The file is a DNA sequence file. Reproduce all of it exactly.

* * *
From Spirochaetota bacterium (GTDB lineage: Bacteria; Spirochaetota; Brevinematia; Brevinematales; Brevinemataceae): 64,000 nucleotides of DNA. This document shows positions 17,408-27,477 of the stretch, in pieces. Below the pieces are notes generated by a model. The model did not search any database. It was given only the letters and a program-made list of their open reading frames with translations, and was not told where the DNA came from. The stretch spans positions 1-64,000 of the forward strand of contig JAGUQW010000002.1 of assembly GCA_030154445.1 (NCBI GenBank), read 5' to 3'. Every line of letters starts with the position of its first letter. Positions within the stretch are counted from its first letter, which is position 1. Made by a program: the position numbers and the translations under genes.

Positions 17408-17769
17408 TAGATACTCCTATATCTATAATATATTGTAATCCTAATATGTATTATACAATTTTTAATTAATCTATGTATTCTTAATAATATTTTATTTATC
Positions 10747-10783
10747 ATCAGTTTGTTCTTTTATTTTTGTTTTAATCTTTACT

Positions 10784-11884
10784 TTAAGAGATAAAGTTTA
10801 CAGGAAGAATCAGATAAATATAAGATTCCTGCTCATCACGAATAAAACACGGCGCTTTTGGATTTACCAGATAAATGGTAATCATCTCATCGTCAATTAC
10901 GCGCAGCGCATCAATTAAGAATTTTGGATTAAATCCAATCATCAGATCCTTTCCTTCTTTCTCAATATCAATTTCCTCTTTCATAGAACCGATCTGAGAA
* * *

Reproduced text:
From Spirochaetota bacterium (GTDB lineage: Bacteria; Spirochaetota; Brevinematia; Brevinematales; Brevinemataceae): 64,000 nucleotides of DNA. This document shows positions 17,408-27,477 of the stretch, in pieces. Below the pieces are notes generated by a model. The model did not search any database. It was given only the letters and a program-made list of their open reading frames with translations, and was not told where the DNA came from. The stretch spans positions 1-64,000 of the forward strand of contig JAGUQW010000002.1 of assembly GCA_030154445.1 (NCBI GenBank), read 5' to 3'. Every line of letters starts with the position of its first letter. Positions within the stretch are counted from its first letter, which is position 1. Made by a program: the position numbers and the translations under genes.

Positions 17408-17769
17408 TAGATACTCCTATATCTATAATATATTGTAATCCTAATATGTATTATACAATTTTTAATTAATCTATGTATTCTTAATAATATTTTATTTATC
Positions 10747-10783
10747 ATCAGTTTGTTCTTTTATTTTTGTTTTAATCTTTACT

Positions 10784-11884
10784 TTAAGAGATAAAGTTTA
10801 CAGGAAGAATCAGATAAATATAAGATTCCTGCTCATCACGAATAAAACACGGCGCTTTTGGATTTACCAGATAAATGGTAATCATCTCATCGTCAATTAC
10901 GCGCAGCGCATCAATTAAGAATTTTGGATTAAATCCAATCATCAGATCCTTTCCTTCTTTCTCAATATCAATTTCCTCTTTCATAGAACCGATCTGAGAA